When the Kwimper family car runs out of gas on a new Florida highway and an officous state supervisor tries to run them off, Pop Kwimper digs in his heels and decides to do a little ...
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When he completes his military service Walter Gulick returns to his birthplace, Cream Valley, New York. He was orphaned as an infant and grew up elsewhere but always wanted to return to ... See full summary »
When he finds out his boss is retiring to Arizona, a sailor has to find a way to buy the Westwind, a boat that he and his father built. He is also caught between two women: insensitive club singer Robin and sweet Laurel.
Mike works on a boat in Acapulco. When the bratty daughter of the boat owner gets him fired, Mike must find new work. Little boy Rauol helps him get a job as a lifeguard and singer at a ... See full summary »
Charlie Rogers is a leather-jacketed biker who's fired from a singing engagement after getting into a fight with a group of college toughs. While riding his cycle to the next gig, an irate ... See full summary »
Elvis is a singing rodeo rider who drifts into an expensive dude ranch patronized by wealthy glamour girls. The owner, Vera Radford, hires Elvis as a stable man. Pretty physical fitness ... See full summary »
Sam Burton's second wife Neddy is Indian, their son Pacer a half-breed. As struggle starts between the whites and the Kiowas, the Burton family is split between loyalties. Neddy and Sam are... See full summary »
Deke Rivers is a delivery man who is discovered by publicist Glenda Markle and country-western musician Tex Warner who want to promote the talented newcomer to fame and fortune, giving him ... See full summary »
Mike and Danny fly a crop duster, but because of Danny's gambling debts, a local sheriff seizes it. Trying to earn money, they hitch-hike to the World's Fair in Seattle. While Danny tries ... See full summary »
When the Kwimper family car runs out of gas on a new Florida highway and an officous state supervisor tries to run them off, Pop Kwimper digs in his heels and decides to do a little homesteading. He and his son Toby and their "adopted" children - Holly, Ariadne and the twins - start their own little community along a strip of the roadside. The fishing is good and the living is easy until the mob sets up a gambling operation and the state supervisor sics a sexy social worker on the Kwimpers in an effort to take away Ariadne and the twins. Written by
Herman Raucher was hired to adapt the book "Pioneer, Go Home!" into a movie. The studio heads were displeased with the script he handed to them, saying that the dialogue didn't seem to fit the characters. Raucher told them that since the book didn't feature much dialogue for him to work with, he had to make up most of it up himself, and since he'd grown up in a Jewish neighborhood in Brooklyn, he had no idea what farm people sounded like. Raucher refused to re-write the dialogue, and an argument erupted between Raucher and the studio heads, with Raucher being fired from the project. Another writer was called in to re-write the dialogue for Raucher's script, and Raucher received no credit for the work he'd done. In 1963, the script that he had written was adapted into the play "Pioneer, Go Home!" Raucher recounts the story of his work on the movie and eventual firing in his book "There Should Have Been Castles." See more »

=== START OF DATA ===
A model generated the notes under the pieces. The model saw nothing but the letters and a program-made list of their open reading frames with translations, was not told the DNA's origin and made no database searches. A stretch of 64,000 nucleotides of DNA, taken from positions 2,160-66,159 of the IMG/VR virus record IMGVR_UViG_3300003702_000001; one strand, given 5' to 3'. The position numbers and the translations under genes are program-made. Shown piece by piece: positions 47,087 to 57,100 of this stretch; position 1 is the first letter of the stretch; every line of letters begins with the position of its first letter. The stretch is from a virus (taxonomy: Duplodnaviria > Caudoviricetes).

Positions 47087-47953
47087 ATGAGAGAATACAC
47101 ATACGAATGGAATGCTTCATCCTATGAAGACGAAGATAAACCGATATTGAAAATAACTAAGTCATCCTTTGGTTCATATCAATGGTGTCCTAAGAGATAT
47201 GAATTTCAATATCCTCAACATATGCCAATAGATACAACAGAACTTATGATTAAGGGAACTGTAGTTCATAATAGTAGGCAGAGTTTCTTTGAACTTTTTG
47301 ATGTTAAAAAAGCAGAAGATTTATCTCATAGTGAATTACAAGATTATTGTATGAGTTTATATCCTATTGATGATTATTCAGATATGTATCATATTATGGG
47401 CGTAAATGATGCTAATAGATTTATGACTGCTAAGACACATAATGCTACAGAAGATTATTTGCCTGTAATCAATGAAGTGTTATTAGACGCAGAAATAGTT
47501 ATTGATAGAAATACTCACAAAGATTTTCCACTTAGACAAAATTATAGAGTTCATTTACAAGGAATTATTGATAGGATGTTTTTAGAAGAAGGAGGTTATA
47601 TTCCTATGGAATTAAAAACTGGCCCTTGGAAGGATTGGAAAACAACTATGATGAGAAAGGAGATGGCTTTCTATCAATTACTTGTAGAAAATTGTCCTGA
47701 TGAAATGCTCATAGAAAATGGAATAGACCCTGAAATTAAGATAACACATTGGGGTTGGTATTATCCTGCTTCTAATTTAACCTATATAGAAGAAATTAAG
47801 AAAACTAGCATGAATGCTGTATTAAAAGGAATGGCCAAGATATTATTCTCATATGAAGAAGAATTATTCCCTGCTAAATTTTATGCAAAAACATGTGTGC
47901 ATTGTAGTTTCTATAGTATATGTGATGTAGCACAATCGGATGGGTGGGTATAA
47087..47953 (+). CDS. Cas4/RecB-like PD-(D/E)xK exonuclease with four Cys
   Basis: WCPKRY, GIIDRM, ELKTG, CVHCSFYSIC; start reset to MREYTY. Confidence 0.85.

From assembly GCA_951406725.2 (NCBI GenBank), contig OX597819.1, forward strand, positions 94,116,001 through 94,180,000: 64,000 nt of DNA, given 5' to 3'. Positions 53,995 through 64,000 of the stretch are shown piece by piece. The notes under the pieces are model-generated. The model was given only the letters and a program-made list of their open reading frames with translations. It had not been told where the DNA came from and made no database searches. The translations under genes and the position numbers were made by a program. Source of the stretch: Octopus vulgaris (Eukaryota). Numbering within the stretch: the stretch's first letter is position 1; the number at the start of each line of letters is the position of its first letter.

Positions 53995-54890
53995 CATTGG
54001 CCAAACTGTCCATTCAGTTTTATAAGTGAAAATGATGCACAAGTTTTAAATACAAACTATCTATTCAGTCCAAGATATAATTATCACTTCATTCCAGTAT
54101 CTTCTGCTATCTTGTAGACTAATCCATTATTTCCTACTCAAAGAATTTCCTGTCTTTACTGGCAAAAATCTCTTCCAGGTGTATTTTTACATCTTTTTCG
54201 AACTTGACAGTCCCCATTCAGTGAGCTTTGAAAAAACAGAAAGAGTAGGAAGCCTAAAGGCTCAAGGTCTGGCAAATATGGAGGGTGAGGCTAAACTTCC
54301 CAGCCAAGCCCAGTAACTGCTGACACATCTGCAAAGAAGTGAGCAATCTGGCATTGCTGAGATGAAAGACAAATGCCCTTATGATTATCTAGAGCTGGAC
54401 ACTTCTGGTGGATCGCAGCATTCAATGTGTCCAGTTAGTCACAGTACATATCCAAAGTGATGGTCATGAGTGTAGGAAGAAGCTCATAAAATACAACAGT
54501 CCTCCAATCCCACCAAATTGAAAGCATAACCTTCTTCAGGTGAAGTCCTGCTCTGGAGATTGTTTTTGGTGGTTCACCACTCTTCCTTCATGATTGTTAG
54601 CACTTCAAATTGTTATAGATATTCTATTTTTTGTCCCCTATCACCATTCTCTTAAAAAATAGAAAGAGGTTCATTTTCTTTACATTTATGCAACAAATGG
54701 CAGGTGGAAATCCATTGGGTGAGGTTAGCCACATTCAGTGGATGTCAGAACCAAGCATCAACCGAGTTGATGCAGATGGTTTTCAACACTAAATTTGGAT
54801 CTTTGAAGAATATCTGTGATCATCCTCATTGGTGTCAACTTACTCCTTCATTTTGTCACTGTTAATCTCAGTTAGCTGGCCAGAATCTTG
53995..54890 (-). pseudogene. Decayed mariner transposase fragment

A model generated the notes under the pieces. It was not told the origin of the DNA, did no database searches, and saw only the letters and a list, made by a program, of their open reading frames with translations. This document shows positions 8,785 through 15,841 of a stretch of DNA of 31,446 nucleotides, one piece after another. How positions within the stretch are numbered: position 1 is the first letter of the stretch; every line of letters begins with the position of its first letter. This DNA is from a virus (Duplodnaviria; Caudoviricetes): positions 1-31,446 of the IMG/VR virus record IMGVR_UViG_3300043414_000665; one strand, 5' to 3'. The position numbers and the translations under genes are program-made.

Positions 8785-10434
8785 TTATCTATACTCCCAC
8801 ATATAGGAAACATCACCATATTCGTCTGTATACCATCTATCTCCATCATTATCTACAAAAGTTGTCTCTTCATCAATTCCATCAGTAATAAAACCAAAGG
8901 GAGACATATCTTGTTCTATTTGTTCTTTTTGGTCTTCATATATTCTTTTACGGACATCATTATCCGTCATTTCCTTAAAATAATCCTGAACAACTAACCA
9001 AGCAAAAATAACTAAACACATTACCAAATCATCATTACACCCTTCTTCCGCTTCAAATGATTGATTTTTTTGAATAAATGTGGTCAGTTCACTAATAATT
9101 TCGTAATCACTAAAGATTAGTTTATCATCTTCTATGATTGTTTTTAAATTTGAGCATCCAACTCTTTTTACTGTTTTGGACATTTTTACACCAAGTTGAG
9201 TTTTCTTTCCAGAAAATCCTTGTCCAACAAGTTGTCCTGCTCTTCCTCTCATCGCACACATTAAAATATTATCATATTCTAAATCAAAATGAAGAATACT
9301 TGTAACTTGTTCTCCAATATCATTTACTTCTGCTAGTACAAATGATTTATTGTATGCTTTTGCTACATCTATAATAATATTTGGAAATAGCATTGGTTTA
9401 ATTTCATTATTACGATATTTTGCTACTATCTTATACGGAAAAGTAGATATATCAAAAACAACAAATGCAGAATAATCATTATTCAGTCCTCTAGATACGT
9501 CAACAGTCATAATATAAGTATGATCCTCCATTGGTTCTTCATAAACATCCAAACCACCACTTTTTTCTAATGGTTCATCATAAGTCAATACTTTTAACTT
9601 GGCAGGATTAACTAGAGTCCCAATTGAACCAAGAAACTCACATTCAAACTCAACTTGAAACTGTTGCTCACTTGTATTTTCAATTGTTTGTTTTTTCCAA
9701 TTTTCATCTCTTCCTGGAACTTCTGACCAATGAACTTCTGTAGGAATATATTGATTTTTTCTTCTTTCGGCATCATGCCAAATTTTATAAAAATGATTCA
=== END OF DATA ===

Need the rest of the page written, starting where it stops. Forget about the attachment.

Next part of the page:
When Pop Quimper is supposedly playing the guitar while Toby is singing, in more than one place, his hands move when there is no sound and when there is, they are back where they were originally, making it obvious that he is not really playing. See more »
Ten, nine, eight, seven, six, five...
You do the multiplication tables too, Nick?
[Nick rolls his eyes at Toby]
Three, two, one.
[Nick's trailer explodes]
Well, I'll be dogone. Your place done blowed up, Nick. It's on fire too.
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"Moonspinner" (previous reviewer) must have had his/her head in a spin. First of all, I'm an Elvis fan, so I'm biased; and I acknowledge that about 10 of his 31 films were pretty poor. But for people to imply that Follow That Dream was one of them is ridiculous.
Elvis' performance in this film is not simply good - it's outstanding. He plays an "idiot savant" type of role, and plays it to perfection. His speaking voice, his body language, his timing : they're all spot on for this characterisation.
The fact that the film lasts for 1 Hr 45 min proves that some integrity went into its making, in order to get the whole story across; and make no mistake, it's a good story with a number of good episodes. OK, we're all so sophisticated and know-it-all these days, and can say the story is unbelievable, but it is set the best part of 50 years ago.
Again, contrary to some other comments, the location filming is beautifully done and in the few instances where they have done back-projections, it is not at all obvious.
It's easy to pick fault with any film, if you set your mind on it, but my only criticisms of Follow That Dream are (i) that Joanna Moore's diction is very poor and difficult to follow and (ii) that the recording studio echo on the song Follow That Dream does not fit the simplicity of the scene where it's sung - yet it still has a charm to it.
Elvis's performance in this film deserved/deserves some wider recognition. There's no question that he was a competent actor. Contrast his role here, as Toby Kwimper, against the dramatic role as Pacer Burton in the superb Flaming Star, only a year earlier, and you can only express admiration.
One final word of praise for Anne Helm, who plays her part as Holly to perfection.
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